Welcome to the Philosophy Concentration!
Most of the students who choose to pursue a concentration in philosophy did not have any background in philosophy when they entered Harvard. And those students who have had encounters with philosophy tend to find that academic philosophy at the college level is quite different from what has come before. In other words, you're not at any disadvantage if you're coming to philosophy completely fresh.
To prepare students to succeed in the concentration, our introductory courses (numbered between 1 and 90) are designed to introduce students both to the topic of the course and the skills of writing philosophy papers and reading philosophical texts. We also offer writing support through our Department Writing Fellow. Because philosophical writing is so distinctive, students do not need to complete an Expos class before taking our classes. We will teach you philosophical writing in our classes. There is no requirement that you take an introductory course.
The philosophy concentration is non-linear. There is no set sequence of courses that students need, or even should, follow as they make their way through the concentration. Very few of our courses have explicit pre-requisites, so students can take courses in whatever order makes sense to them, given their intellectual goals and interests.
Very broadly speaking, the undergraduate curriculum falls into three parts. We offer introductory level courses, numbered between 1 and 90; tutorials, numbered 97 and 98; and more advanced courses for undergraduates and beginning graduate students, numbered 101-199. There are also two special courses, PHIL 91r and PHIL 99.
The department offers several options for those interested in philosophy: a primary concentration in Philosophy (including Honors eligibility); the Mind, Brain, and Behavior Track; and Joint Concentrations between philosophy and other disciplines.
If you're considering a joint concentration with philosophy, we strongly encourage you to talk to us about it early. Generally, we advise students that their intellectual interests need not be mirrored precisely by their choice of concentration or other aspects of the institution of the College. In practice, that means that students need not think of requiring "permission" to do interdisciplinary work by pursuing a joint concentration. By its nature, philosophy is interdisciplinary, and students interested in philosophical topics are encouraged to take classes in other disciplines that enrich their experience. We recognize this interdisciplinarity through the mechanism of so-called "related courses" in the different concentration tracks: courses from outside the philosophy department that a student can petition to count towards the philosophy concentration. We also value this interdisciplinarity in our students' theses. Students who draw on intellectual resources from outside philosophy as part of writing their honors thesis face no disadvantage in how their theses are evaluated.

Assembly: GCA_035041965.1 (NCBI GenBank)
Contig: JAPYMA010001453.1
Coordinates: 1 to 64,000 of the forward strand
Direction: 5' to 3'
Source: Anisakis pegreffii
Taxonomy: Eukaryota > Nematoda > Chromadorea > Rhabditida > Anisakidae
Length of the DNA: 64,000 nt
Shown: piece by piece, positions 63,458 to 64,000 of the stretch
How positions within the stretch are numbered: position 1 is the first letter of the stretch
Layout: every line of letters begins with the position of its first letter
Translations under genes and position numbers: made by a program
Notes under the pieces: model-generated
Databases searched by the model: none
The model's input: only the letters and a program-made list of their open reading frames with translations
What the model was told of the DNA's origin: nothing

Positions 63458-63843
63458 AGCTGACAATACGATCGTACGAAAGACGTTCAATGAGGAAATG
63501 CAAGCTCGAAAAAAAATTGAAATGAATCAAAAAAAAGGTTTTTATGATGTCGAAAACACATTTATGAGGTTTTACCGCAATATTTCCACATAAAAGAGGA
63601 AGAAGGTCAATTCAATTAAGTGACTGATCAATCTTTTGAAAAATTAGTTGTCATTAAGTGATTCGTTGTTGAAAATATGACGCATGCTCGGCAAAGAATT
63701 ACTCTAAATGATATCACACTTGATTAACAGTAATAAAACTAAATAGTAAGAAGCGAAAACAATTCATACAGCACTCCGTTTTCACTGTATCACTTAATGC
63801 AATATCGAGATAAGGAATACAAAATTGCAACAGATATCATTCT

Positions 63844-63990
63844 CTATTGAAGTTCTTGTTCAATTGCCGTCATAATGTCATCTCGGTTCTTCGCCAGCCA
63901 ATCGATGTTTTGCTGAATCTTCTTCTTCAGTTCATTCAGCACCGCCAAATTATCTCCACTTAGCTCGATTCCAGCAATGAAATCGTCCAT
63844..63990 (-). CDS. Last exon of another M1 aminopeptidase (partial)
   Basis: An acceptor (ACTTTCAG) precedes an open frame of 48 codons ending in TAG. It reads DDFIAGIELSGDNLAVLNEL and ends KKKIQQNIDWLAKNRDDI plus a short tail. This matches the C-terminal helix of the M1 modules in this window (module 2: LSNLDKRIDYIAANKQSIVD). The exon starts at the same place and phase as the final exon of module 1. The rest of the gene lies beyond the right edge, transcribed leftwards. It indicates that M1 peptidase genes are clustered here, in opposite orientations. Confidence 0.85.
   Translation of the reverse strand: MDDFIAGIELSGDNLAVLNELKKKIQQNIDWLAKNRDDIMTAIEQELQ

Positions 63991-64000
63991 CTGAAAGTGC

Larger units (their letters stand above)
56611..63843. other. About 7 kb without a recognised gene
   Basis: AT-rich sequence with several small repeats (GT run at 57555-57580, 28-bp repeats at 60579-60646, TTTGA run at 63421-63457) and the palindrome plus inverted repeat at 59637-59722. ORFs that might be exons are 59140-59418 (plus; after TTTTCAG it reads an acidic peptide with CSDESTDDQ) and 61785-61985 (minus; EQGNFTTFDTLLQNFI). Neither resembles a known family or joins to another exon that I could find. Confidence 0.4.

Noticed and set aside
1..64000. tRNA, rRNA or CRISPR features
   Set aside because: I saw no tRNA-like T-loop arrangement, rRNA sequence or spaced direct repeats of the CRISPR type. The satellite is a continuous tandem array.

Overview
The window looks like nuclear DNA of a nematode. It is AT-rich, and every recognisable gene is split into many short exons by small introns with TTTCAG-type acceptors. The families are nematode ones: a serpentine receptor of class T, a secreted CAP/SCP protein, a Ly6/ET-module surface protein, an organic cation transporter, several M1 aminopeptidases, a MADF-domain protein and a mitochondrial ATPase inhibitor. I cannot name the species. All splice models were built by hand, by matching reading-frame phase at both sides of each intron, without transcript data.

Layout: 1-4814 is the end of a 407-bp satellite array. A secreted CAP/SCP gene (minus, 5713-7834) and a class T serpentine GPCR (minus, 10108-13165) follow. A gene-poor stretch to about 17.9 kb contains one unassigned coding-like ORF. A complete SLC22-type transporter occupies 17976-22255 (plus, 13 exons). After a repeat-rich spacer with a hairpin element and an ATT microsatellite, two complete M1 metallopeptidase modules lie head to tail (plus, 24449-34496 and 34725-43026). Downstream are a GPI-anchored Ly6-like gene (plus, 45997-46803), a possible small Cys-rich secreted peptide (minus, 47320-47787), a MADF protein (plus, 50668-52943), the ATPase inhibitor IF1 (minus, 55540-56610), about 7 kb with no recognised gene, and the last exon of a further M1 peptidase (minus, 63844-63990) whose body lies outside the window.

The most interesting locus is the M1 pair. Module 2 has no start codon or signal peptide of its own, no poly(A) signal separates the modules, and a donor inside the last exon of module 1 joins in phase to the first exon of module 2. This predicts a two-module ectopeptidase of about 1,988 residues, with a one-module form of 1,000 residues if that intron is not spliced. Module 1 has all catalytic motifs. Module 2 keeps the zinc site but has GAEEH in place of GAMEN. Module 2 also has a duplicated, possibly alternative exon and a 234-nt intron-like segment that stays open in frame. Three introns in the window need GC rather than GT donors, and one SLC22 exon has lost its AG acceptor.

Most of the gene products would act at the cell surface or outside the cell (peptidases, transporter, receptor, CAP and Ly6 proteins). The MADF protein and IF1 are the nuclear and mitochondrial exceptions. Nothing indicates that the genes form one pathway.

Below you will find a detailed description of the requirements for each of our concentration offerings. As you'll see, all of the concentration pathways include distribution requirements within subareas of philosophy. Our courses fall into five such subareas. Here's a brief description of each, together with the abbreviation we use in our listing of which courses fit into which subareas. As you'll see, some courses fall into more than one category.
- Logic ("Logic"): courses in logic.
- Contemporary Metaphysics and Epistemology ("M&E"): courses in contemporary metaphysics and epistemology, broadly construed, so as to include philosophy of language, science, and mind.
- Moral and Political Philosophy and Aesthetics ("M/P/A"): courses in ethics, moral and political philosophy, and aesthetics.
- Ancient and Medieval Philosophy ("Ancient"): courses covering texts from the Ancient and Medieval periods, covering any topic.
- Early Modern Philosophy ("Early Modern"): courses covering texts beginning in the Early Modern Period (roughly Descartes) and going all the way to the end of the 19th Century, on any topic.
- History Non-Honors: a few of our courses cover a very broad range of history, so that they don't cover either of the two previous eras in so much depth that they satisfy these requirements. However, they can be used to satisfy the history requirement for the non-honors track, since that is agnostic between the Ancient/Medieval and Early Modern eras.
If you have any questions about our concentration pathways or courses, please come to see any of us in the Office of Undergraduate Studies (link to Google Calendar).
As you'll see, our different concentration tracks include distribution requirements within philosophy. A list of which subareas of philosophy each of the courses we offer satisfies is available below, as well.
Students interested in pursuing a secondary in Philosophy are advised to consult the requirements in the Harvard College Handbook for Students.